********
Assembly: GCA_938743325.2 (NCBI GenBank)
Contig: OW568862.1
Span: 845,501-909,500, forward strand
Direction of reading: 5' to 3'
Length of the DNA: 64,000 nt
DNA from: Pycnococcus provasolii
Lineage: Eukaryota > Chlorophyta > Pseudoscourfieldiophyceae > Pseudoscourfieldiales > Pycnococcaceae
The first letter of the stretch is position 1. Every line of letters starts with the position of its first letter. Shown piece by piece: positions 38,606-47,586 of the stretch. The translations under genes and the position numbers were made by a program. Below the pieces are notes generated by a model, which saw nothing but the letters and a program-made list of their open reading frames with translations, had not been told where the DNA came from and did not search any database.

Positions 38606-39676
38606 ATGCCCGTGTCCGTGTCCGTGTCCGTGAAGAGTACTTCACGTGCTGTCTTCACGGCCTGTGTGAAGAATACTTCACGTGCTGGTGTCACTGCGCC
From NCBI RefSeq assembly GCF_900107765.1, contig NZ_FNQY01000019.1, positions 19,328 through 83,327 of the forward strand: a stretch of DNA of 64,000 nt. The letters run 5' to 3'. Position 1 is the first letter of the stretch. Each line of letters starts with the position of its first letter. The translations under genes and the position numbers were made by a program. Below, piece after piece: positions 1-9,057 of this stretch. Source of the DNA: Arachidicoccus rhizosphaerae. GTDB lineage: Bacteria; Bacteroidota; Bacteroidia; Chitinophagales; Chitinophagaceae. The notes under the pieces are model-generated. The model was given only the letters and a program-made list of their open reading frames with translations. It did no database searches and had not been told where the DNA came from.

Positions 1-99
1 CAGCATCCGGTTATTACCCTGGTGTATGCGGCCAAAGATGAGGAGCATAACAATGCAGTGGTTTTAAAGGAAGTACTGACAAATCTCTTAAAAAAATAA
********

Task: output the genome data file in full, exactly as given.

Assembly: GCA_938743325.2 (NCBI GenBank)
Contig: OW568862.1
Span: 845,501-909,500, forward strand
Direction of reading: 5' to 3'
Length of the DNA: 64,000 nt
DNA from: Pycnococcus provasolii
Lineage: Eukaryota > Chlorophyta > Pseudoscourfieldiophyceae > Pseudoscourfieldiales > Pycnococcaceae
The first letter of the stretch is position 1. Every line of letters starts with the position of its first letter. Shown piece by piece: positions 38,606-47,586 of the stretch. The translations under genes and the position numbers were made by a program. Below the pieces are notes generated by a model, which saw nothing but the letters and a program-made list of their open reading frames with translations, had not been told where the DNA came from and did not search any database.

Positions 38606-39676
38606 ATGCCCGTGTCCGTGTCCGTGTCCGTGAAGAGTACTTCACGTGCTGTCTTCACGGCCTGTGTGAAGAATACTTCACGTGCTGGTGTCACTGCGCC
From NCBI RefSeq assembly GCF_900107765.1, contig NZ_FNQY01000019.1, positions 19,328 through 83,327 of the forward strand: a stretch of DNA of 64,000 nt. The letters run 5' to 3'. Position 1 is the first letter of the stretch. Each line of letters starts with the position of its first letter. The translations under genes and the position numbers were made by a program. Below, piece after piece: positions 1-9,057 of this stretch. Source of the DNA: Arachidicoccus rhizosphaerae. GTDB lineage: Bacteria; Bacteroidota; Bacteroidia; Chitinophagales; Chitinophagaceae. The notes under the pieces are model-generated. The model was given only the letters and a program-made list of their open reading frames with translations. It did no database searches and had not been told where the DNA came from.

Positions 1-99
1 CAGCATCCGGTTATTACCCTGGTGTATGCGGCCAAAGATGAGGAGCATAACAATGCAGTGGTTTTAAAGGAAGTACTGACAAATCTCTTAAAAAAATAA